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I always say the flies we tie look NOTHING, and I mean absolutely NOTHING, like the real thing.  I tie flies with legs, without legs, short legs, long legs, light legs and some with numerous legs. it all depends on how I feel.  Whatever comes off my vise gets fished without regard to what us fly tiers may think of it’s consistency, proportions, historical accuracy or its strict adherence  to traditional materials. Fish, trout included, especially trout, can’t count and don’t care so tie however and whatever makes you happy. Now if your carp fishing, carp can count so get the the leg count right. 

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All these patterns will catch plenty of fish:  and while these and many more are tied without legs, there are some patterns that MUST have legs like A Pat's Rubber Leg,. Or a Brooks Stonefly Nymph.  In general very small nymphs can be effective without legs.  Large nymph will work better with legs. Fish can't count at least not yet.  On a dry fly, you wrap hackle which may appear as legs to the fish, but the real purpose of the hackle is to float the fly on or in the surface with the spread of hackle.  There is only one surefire way to know, and that is to put your flies past the fish in a natural way, and see if they like them.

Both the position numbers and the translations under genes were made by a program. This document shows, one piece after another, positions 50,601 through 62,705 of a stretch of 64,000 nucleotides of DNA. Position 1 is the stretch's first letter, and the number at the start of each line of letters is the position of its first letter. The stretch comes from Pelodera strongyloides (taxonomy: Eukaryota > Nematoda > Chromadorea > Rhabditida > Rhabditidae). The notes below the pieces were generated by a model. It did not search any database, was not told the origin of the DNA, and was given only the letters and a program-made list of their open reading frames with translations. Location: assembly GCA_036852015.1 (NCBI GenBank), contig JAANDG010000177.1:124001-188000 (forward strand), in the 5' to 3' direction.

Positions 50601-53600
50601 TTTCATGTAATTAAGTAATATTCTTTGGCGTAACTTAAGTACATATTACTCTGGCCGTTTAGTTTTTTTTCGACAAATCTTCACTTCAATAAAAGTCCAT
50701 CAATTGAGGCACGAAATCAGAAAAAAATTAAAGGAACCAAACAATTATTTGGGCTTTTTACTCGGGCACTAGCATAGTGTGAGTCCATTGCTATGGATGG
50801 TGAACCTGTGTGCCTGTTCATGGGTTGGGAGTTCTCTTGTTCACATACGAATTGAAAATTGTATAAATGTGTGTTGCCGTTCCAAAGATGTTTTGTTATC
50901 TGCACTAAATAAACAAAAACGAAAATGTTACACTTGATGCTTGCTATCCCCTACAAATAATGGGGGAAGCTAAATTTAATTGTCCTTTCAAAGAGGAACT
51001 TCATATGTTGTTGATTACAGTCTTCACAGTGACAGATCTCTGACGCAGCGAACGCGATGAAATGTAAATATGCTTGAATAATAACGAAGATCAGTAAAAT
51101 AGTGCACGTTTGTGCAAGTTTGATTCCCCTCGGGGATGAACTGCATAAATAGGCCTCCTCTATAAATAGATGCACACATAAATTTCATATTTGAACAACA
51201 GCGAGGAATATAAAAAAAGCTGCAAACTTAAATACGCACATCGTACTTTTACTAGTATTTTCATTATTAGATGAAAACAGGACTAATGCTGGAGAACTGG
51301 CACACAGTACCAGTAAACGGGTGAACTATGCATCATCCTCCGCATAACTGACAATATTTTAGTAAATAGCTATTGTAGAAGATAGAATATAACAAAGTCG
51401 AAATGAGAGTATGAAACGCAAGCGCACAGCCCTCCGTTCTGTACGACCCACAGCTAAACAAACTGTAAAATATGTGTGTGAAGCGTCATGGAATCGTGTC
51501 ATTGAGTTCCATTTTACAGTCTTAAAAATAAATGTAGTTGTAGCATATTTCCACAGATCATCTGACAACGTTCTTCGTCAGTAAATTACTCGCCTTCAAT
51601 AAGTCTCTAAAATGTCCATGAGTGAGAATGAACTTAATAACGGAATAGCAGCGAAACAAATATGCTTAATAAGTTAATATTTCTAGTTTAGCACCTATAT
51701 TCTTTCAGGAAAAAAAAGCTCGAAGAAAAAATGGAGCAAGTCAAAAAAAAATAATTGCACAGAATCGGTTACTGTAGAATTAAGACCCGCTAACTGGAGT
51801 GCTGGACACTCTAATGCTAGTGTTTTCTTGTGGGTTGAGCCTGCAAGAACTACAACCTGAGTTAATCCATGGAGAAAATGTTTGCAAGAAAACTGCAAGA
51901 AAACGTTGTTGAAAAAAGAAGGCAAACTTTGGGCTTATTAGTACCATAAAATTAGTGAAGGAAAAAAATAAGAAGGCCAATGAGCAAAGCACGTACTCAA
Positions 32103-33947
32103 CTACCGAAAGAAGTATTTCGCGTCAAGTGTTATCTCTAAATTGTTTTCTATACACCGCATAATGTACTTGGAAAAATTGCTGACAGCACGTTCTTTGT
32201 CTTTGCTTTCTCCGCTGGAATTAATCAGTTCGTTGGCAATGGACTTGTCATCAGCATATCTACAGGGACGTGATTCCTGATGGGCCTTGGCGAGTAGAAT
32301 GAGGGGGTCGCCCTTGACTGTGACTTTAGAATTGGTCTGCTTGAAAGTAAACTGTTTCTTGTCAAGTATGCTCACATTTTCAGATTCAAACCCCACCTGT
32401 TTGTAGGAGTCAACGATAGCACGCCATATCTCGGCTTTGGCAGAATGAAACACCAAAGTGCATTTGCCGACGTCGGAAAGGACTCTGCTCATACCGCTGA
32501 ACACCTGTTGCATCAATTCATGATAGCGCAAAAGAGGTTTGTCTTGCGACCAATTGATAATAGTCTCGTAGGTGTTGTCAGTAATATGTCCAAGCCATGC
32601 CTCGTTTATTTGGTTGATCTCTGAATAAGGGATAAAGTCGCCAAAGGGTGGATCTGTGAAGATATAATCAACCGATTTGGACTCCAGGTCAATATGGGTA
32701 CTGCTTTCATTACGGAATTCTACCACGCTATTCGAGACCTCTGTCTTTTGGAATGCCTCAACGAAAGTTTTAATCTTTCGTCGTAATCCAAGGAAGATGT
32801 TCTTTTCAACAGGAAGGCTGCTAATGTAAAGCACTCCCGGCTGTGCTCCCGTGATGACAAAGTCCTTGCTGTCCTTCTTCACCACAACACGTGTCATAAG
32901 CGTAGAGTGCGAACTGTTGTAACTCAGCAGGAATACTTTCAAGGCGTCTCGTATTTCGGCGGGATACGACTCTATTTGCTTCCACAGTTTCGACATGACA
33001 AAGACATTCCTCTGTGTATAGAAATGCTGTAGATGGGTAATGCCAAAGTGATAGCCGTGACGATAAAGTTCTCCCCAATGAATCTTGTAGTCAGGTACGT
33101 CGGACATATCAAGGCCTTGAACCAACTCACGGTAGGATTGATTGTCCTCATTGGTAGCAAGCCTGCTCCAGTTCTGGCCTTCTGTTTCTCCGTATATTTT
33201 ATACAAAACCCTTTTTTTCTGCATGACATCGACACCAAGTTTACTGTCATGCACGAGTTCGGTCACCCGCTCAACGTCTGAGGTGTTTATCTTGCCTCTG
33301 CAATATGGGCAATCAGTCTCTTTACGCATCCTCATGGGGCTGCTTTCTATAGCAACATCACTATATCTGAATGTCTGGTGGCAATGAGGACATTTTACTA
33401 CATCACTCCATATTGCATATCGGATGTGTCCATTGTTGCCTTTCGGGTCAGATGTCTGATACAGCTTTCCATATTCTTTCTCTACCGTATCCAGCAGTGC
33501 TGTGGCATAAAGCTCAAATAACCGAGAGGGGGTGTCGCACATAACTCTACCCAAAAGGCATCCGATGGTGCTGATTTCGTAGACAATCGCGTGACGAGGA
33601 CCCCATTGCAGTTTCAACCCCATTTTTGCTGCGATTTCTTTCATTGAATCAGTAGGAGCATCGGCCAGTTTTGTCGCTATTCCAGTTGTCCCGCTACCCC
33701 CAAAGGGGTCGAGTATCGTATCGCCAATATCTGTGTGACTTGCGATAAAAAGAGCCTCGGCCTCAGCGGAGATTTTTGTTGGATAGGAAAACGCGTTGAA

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What you need is the suggestion of life and proportion. 

Two winds of hackle would dwarf a size 20 fly but look perfect on a #8

 

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Some flies need them some flies dont

use the natural as the model for the fly you’re tying

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 The answers you gave me is kind of what I was thinking but I have been wrong many times before. Thanks for your answers and skeet3t my wife doesn't think we need the internet.